Heart Transplant: Terry's Story
When Terry Grapengieser retired from the printing business in 2006, he had big plans for an active retirement: Traveling across the country with his wife, Marjorie.
Instead, the Appleton resident found himself in a fight for his life. Terry, now 68, began experiencing shortness of breath when he was mowing his lawn in the summer of 2007. He chalked it up to heatstroke, but when the problem continued in the fall, he saw an Appleton-area doctor. The doctor diagnosed him with cardiomyopathy - an enlarged heart. Terry began taking a regimen of medications and started aquapheresis, a technology that removes the excess water and salt from his body.
The aquapheresis and medications worked for a while. However, when Terry saw his doctor in summer 2013, he learned his condition had deteriorated and he now had congestive heart failure. "That July was the worst month of my life," he says. "I couldn't lie down because I had a collection of fluid in my lungs and I had three sleepless nights in a row."
Terry decided he needed a second opinion and found himself searching UW Hospital's website for a new cardiologist. "My nephew had attended UW-Madison and I had heard good things about the hospital," he says. He found an online article about the left ventricular assist device (LVAD) and thought it might be just the technology to help him.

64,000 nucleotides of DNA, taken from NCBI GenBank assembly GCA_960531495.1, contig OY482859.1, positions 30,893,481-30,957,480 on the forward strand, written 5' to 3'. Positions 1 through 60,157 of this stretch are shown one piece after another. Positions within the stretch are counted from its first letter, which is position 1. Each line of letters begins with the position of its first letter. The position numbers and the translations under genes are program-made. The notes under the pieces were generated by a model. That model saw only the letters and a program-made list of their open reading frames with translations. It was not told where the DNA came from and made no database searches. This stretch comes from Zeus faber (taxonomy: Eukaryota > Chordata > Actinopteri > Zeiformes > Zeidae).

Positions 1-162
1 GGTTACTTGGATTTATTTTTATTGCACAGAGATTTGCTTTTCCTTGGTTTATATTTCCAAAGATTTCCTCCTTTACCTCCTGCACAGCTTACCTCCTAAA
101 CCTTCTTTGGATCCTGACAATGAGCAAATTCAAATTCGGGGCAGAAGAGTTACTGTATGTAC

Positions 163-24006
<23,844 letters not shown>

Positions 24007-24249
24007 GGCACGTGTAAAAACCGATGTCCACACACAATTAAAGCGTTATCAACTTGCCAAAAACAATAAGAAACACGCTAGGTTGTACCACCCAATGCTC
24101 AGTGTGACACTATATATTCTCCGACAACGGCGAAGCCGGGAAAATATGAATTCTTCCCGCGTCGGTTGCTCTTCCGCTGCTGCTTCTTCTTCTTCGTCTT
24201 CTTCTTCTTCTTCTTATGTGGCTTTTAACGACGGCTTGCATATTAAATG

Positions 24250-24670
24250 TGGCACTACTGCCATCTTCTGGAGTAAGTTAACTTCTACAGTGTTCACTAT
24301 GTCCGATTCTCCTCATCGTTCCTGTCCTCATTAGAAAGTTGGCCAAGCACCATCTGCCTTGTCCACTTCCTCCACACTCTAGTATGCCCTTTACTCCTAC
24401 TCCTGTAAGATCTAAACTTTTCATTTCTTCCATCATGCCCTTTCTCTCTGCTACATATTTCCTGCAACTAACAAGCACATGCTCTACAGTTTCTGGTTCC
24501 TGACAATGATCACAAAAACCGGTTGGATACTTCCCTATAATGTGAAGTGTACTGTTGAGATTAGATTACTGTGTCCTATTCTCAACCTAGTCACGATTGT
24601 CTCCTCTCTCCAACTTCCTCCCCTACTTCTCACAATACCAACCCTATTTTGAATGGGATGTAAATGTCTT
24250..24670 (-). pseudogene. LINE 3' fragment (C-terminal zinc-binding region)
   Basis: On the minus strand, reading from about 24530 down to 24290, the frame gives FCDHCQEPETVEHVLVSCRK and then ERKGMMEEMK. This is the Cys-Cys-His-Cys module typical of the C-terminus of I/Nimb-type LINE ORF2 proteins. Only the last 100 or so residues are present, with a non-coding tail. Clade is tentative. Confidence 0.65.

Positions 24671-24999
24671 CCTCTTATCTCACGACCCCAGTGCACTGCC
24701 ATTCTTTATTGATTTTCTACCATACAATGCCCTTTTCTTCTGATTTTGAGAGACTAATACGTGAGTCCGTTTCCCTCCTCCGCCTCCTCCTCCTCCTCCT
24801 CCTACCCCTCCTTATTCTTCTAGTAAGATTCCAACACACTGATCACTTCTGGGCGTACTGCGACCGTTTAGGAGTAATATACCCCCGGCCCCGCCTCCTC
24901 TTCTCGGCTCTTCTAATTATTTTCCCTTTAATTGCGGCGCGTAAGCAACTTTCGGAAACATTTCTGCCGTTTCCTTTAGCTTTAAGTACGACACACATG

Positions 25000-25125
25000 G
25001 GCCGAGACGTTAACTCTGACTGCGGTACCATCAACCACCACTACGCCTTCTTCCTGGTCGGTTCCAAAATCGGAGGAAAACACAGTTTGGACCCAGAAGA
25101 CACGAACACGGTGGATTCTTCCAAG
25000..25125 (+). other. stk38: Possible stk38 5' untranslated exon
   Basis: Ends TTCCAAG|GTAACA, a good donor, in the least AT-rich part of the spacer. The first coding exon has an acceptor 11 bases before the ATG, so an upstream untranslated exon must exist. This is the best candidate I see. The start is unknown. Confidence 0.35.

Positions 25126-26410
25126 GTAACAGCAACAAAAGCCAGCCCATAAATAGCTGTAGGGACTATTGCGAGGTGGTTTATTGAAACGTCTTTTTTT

He saw a UW Health cardiologist at St. Elizabeth Hospital in Appleton who recommended Terry travel to Madison right away to be admitted to University Hospital.
Terry spent seven days at University Hospital while doctors removed the excess fluid from his body. At the end of that time, he underwent surgery to have the LVAD placed. In September 2013, he was put on the heart transplant list, and just nine days later received a call that a heart was waiting for him.
"We packed so fast you wouldn't believe it," says Terry. "The transplant surgery lasted 12 hours, and afterwards, I felt like a million bucks. The doctors and nurses took such good care of me. It was unbelievable." Terry decided to donate his old heart to medical research. "If researchers can find a cure for this disease, they can certainly have my heart," he says.
Since the transplant, he has felt better than he had in years. He has returned to doing the activities he loves - from simple tasks, such as mowing the lawn, to traveling.
In the meantime, Terry has had contact with his donor's family. He was 41, lived in Mondovi, Wis., and was a veteran of the Gulf War. Terry has spoken with the donor's mother and brother and plans to visit them later this year.
Terry wants to show his gratitude to his donor by "paying it forward" through volunteering with organ donation. "I now have the liberty to do whatever I want to do," he says. "If my bike breaks down, I'll fix it. My blood flow is better and my sleep apnea is basically gone. Somebody upstairs was really watching over me when I received my new heart."